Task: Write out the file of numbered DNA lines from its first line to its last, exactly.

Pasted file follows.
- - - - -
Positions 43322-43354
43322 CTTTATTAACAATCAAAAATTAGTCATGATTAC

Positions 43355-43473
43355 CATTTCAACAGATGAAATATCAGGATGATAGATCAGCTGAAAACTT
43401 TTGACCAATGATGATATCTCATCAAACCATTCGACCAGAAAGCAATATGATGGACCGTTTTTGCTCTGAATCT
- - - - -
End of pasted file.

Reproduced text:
Positions 43322-43354
43322 CTTTATTAACAATCAAAAATTAGTCATGATTAC

Positions 43355-43473
43355 CATTTCAACAGATGAAATATCAGGATGATAGATCAGCTGAAAACTT
43401 TTGACCAATGATGATATCTCATCAAACCATTCGACCAGAAAGCAATATGATGGACCGTTTTTGCTCTGAATCT